Article first published online: 19 AUG 2011
Copyright © 2011 American Association for the Study of Liver Diseases
Volume 54, Issue 4, pages 1410–1420, October 2011
How to Cite
Tao, W., Chen, S., Shi, G., Guo, J., Xu, Y. and Liu, C. (2011), SWItch/sucrose nonfermentable (SWI/SNF) complex subunit BAF60a integrates hepatic circadian clock and energy metabolism. Hepatology, 54: 1410–1420. doi: 10.1002/hep.24514
Potential conflict of interest: Nothing to report.
Supported by grants from the National 973 Program of China (2011CB711000), the National Natural Science Foundation of China (30870928, 30700200), the Research Fund for the Doctoral Program of Higher Education of China (20103207110007), the Fok Ying Tong Education Foundation (121022), the Major Program of Educational Commission of Jiangsu Province (09KJA180004) and the Priority Academic Program Development of Jiangsu Higher Education Institutions (PAPD).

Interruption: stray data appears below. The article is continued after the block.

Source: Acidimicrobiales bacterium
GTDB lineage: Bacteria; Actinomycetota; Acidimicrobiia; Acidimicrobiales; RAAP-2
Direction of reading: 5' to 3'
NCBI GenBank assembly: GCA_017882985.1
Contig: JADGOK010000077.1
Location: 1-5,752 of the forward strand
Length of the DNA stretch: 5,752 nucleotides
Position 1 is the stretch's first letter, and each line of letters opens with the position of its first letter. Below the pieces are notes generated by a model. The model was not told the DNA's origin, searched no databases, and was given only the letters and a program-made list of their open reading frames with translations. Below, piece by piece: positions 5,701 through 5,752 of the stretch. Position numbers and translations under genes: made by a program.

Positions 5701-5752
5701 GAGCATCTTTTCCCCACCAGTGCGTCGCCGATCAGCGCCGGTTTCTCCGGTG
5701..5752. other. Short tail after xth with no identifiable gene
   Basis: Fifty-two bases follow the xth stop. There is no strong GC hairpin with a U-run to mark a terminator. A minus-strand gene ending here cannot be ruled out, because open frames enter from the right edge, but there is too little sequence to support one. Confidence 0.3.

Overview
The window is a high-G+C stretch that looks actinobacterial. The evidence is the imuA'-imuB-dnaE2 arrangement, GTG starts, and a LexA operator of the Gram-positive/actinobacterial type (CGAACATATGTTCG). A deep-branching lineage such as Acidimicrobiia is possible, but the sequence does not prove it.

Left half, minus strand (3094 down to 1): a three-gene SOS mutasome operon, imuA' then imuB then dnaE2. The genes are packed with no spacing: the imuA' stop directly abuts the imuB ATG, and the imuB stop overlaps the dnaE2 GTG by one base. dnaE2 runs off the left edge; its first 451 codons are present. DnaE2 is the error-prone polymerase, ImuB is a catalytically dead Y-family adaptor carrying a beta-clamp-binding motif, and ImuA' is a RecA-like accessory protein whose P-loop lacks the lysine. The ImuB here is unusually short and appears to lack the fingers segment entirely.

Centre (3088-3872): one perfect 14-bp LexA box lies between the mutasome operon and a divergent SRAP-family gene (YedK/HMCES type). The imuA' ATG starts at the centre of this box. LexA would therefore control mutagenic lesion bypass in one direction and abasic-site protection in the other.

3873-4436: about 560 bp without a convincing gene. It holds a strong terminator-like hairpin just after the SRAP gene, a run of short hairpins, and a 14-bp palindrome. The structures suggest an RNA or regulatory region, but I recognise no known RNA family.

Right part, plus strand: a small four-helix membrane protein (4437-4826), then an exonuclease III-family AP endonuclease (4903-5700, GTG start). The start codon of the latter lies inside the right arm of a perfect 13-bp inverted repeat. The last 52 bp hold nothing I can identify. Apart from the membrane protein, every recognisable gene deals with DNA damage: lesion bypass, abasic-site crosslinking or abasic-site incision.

- Issue published online: 27 SEP 2011
- Article first published online: 19 AUG 2011
- Accepted manuscript online: 2 JUL 2011 03:32PM EST
- Manuscript Accepted: 15 JUN 2011
- Manuscript Received: 22 JAN 2011
Many aspects of energy metabolism, including glucose and lipid homeostasis and mitochondrial oxidative metabolism, are under precise control by the mammalian circadian clock. However, the molecular mechanism for coordinate integration of the circadian clock and various metabolic pathways is poorly understood. Here we show that BAF60a, a chromatin-remodeling complex subunit, is rhythmically expressed in the liver of mice. Mice with liver-specific knockdown of BAF60a show abnormalities in the rhythmic expression pattern of clock and metabolic genes and in the circulating metabolite profile. Consistently, knockdown of BAF60a impairs the oscillation of clock genes in serum-shocked HepG2 cells. At the molecular level, BAF60a activates Bmal1 and G6Pase transcription by way of the coactivation of retinoid-related orphan receptor alpha (RORα). In addition, BAF60a is present near ROR response elements (RORE) on the proximal Bmal1 and G6Pase promoters and turns the chromatin structure into the active state. Conclusion: Our data suggest a critical role for BAF60a in the coordinated regulation of hepatic circadian clock and energy metabolism in mammals. (HEPATOLOGY 2011;)